Toyota Australia sales and marketing boss Sean Hanley has reiterated the automaker’s belief that electric vehicles aren’t the only way to reduce emissions.
Soon after Toyota chief executive Akio Toyoda said that a variety of powertrains are needed to cut carbon around the world, include EVs, hybrids, hydrogen vehicles, and ICEs, Hanley hit out at electric car extremists while speaking with Australian media at the launch of the Corolla Cross Hybrid.
“Toyota is not opposed to battery-electric vehicles,” Hanley said when asked about Toyota’s stance on EVs, Drive reports. “We believe that to get to carbon neutrality, you have to take everyone on the journey. You have to have a solution for the market you’re operating in. In the market we operate in, we believe right now that the solution is a diversity of products and powertrains (engines). We’ll have battery-electric vehicles for some customers who’ll want that in town, we’ll have hybrid-electric vehicles, fuel-cell electric vehicles, and plug-in hybrid electric vehicles.”
Hanley added that every Toyota, except for its GR performance cars, will have some form of electrification by 2030, adding that “carbon is the enemy here, not the powertrain.”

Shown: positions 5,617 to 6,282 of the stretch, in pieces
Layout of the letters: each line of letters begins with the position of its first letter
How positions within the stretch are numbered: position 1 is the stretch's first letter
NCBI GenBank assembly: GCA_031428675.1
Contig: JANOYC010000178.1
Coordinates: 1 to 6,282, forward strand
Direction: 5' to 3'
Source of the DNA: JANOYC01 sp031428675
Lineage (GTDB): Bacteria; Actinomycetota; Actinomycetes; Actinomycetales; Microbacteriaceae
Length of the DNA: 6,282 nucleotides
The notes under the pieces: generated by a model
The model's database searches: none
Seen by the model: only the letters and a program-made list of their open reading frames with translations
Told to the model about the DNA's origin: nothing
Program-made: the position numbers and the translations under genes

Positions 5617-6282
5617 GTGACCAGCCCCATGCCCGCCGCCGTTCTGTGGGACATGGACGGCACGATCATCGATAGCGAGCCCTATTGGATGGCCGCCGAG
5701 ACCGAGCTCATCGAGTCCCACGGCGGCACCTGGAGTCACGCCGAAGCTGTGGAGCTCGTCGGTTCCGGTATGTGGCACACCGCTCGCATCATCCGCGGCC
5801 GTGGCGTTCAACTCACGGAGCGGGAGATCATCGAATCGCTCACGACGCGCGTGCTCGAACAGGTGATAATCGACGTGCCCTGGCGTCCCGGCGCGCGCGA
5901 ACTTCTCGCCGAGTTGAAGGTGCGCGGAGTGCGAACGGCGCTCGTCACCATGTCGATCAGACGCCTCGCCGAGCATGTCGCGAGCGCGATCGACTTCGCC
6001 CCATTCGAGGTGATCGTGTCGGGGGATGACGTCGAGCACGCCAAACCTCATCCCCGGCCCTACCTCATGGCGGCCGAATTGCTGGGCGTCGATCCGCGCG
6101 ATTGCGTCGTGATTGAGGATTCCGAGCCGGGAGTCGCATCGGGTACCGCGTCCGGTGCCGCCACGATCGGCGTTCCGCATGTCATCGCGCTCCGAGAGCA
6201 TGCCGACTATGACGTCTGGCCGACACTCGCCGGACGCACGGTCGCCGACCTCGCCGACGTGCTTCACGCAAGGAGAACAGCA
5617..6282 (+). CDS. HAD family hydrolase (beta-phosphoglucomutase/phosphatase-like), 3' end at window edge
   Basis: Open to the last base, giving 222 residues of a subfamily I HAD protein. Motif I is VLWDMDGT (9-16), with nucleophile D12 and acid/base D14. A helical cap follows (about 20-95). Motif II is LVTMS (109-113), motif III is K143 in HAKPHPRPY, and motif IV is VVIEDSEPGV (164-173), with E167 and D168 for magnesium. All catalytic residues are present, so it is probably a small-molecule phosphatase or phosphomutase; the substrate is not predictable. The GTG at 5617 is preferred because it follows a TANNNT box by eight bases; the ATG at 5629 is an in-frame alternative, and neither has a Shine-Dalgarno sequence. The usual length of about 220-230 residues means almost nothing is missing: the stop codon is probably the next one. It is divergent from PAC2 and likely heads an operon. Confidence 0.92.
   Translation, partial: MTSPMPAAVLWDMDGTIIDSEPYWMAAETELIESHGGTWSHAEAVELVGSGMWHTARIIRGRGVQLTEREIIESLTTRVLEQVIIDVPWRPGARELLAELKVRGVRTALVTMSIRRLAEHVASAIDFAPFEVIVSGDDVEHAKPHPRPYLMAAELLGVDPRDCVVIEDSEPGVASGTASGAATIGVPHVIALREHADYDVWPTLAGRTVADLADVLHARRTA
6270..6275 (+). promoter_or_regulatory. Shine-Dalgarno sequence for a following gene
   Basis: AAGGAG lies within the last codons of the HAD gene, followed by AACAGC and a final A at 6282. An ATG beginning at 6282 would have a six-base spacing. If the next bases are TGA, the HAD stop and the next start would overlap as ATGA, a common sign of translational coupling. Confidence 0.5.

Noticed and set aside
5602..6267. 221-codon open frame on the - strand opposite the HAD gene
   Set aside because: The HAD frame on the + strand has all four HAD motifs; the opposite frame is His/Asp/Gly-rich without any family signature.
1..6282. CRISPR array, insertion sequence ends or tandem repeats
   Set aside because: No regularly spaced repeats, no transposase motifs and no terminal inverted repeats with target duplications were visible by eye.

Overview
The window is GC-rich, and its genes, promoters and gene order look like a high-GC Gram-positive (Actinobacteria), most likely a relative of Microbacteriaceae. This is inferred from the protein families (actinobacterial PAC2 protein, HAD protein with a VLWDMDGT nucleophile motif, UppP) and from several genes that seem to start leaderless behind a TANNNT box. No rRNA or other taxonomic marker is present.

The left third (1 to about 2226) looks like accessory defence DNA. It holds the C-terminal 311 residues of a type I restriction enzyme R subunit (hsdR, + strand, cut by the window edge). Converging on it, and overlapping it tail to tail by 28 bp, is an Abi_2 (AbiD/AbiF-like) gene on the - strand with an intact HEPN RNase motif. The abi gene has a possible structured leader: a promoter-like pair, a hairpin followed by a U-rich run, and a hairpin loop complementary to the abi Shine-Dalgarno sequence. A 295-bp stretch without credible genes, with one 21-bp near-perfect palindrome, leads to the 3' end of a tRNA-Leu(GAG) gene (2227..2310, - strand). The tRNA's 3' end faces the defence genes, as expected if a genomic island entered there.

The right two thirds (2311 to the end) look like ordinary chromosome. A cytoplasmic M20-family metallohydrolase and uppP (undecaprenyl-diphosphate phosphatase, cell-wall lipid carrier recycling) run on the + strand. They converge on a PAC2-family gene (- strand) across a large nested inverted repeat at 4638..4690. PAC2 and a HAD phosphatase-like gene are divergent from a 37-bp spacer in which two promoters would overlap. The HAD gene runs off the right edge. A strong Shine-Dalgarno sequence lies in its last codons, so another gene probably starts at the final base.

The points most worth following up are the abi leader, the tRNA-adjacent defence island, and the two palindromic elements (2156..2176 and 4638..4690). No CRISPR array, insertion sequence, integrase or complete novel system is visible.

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“We are in full support of some mandated type of legislation around (emissions reductions). The one thing everybody agrees with … is we have to get to a carbon-neutral position,” he added. “Toyota is not arguing the toss on that. That’s not a debate. Even with the most extreme viewpoint, we agree you’ve got to get to carbon neutral. What we’re disagreeing on is … how and when you get there.”
The senior Toyota employee added that Toyota helped pave the way for reducing carbon emissions in the industry with the Australian launch of the Prius in 2001. He added that 30 per cent of Toyota’s current sales come from hybrid vehicles, which plays an important role in lowering its overall emissions.
“The point I’m trying to make here is: what aren’t you seeing that I’m seeing? Toyota is not stopping, lagging, or preventing (electric cars),” he added.
He added that the 300,000 hybrid vehicles it has sold in Australia have contributed to the same emissions reductions as introducing approximately 90,000 EVs would have. “The 300,000 hybrids we’ve sold so far are equivalent to the CO2-reduction effect of introducing approximately 90,000 (electric vehicles) to the market,” said Hanley.